The famous Brown Lady of Raynham Hall (Norfolk) captured in this photo from 1936.
There’s just something romantic about a staircase. Well… isn’t there? Maybe I should be more specific. Yes, there are many Hollywood-like stories of hauntings involving stairs. You know, that one where the woman in white (why is it always a woman in white?) falls to her death in the home her and her husband built. And, of course, there’s the “Brown Lady” photo that many are instantly familiar with. But for me, it’s a ghostly, historic type of romance that I’m talking about… and I’m sort of obsessed with all forms of these staircases, especially during a paranormal investigation. In many historical buildings, for example, a staircase may have been the one and only entrance to an area or even to an entire building, in some cases. Let’s use one of these fictional buildings as an example. But first, here’s a quick story. (This is where my students will get excited… when I break the boring routine to tell a random story!) When I was a kid and lucky enough to perform on the stage of Starlight Theatre, a regional theatre in Kansas City, I couldn’t help but obsess over the fact that I was walking on the same stage where I had seen Debbie Gibson (no judgment, please) perform just months before. And really, at the time I had no clue of how many major stars had performed there in the theatre’s history. (End of random story.) If you know a famous person was once in this particular building (the one you’re imagining), you can be sure that they came through this very specific and sometimes small space. But this doesn’t have to be about famous people. If this building was a public place, such as a theatre or a school, than hundreds, thousands, or maybe even millions of souls have passed through.
I very much believe that when we leave the physical world, we leave energy behind. Even if we never return after crossing over, even if when we die we turn to dust and that’s it, a person’s energy may remain in a place that was meaningful to them. But maybe there doesn’t have to be an emotional attachment to a space. I go up and down the stairs in my home ten or more times every day. I could go up and down with my eyes closed due to the fact that I know that part of my house so well. If I was able to somehow track the amount of time I spent, or the energy I left in any part of my home, wouldn’t the stairs be off the charts compared to, let’s say… that weird corner of the living room in between the end table and the front window, or that lovely dining room where no one ever sits?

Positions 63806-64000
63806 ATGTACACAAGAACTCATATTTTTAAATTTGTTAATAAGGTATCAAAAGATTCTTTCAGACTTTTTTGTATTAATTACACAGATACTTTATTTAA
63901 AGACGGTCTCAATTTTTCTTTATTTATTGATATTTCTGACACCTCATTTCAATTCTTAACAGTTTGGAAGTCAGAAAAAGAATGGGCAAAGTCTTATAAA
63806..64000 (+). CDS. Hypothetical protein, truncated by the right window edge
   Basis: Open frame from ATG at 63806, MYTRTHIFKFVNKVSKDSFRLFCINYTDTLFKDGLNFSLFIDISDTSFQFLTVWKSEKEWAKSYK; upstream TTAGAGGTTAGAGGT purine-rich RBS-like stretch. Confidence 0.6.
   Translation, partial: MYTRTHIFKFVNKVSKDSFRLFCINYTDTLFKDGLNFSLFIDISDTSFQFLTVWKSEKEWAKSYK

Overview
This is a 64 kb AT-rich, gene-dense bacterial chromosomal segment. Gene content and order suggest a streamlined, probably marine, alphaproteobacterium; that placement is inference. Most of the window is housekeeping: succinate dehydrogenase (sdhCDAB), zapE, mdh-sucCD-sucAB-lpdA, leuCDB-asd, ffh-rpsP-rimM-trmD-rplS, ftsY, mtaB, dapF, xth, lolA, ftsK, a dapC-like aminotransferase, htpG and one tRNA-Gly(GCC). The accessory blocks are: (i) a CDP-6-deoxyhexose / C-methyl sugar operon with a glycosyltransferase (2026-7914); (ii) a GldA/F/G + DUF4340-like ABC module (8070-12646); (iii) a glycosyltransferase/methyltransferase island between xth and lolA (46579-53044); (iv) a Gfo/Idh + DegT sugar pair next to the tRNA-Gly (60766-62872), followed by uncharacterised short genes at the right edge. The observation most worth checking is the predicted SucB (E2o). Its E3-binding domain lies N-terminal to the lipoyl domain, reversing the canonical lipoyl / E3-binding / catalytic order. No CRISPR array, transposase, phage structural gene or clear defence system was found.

Being a paranormal investigator has forced me to come up with theories on a few things. And during investigations I often find myself heading for the staircase with a camera and a tripod, and sometimes a digital audio recorder as well. I’ll stand at the bottom and just imagine people, in whatever time period, coming down the stairs as if it were a normal day in their life. I could be wrong, but sometimes I just feel that if we’re going to capture amazing evidence, there’s a good chance it’s going to be there. Imagine a firehouse, well over a century old, and the only staircase to what would have been the second floor living quarters of the volunteer firemen that stayed there. This was in a time before you slid down a pole. Now imagine the hurried and dramatic moments that must have occurred in that fascinating, yet very practical space!
Show and tell time!
Here are some of the staircases that have fascinated me in recent years. Some are from investigations and some are not.
A staircase from MOSS’s most recent investigation of a 144 year old building in Lexington, Missouri. These 19 steps begin on a second floor landing and lead to a third floor apartment. Both of these floors are above a pizza place and for the most part have not been touched or occupied since approximately 1982.
I was absolutely fascinated by this staircase! This is the main entrance to the historical and vacant Carthage Opera House in Carthage, Missouri, built in the 1870s.
A DVR screen shot from our investigation of an undisclosed museum in St. Charles, Missouri.
The staircase from an old farmhouse, now the Heritage Museum in St. Peters, Missouri.
Unfortunately, you’ll just have to let your mind wonder on this one.
This has been my favorite location to take pictures lately… The Fabulous Fox Theatre in St. Louis, built in 1927, was originally a movie theatre. Stay tuned for a post devoted solely to this beautiful space. It’ll be coming soon!
I couldn’t possibly publish this post without including the famous staircase from The Stanley Hotel.
And just for fun… the glass staircase from our visit to the Apple Store (still under construction at the time… or maybe they were remodeling) in New York City across from Central Park. Are there ghosts here? Who knows?!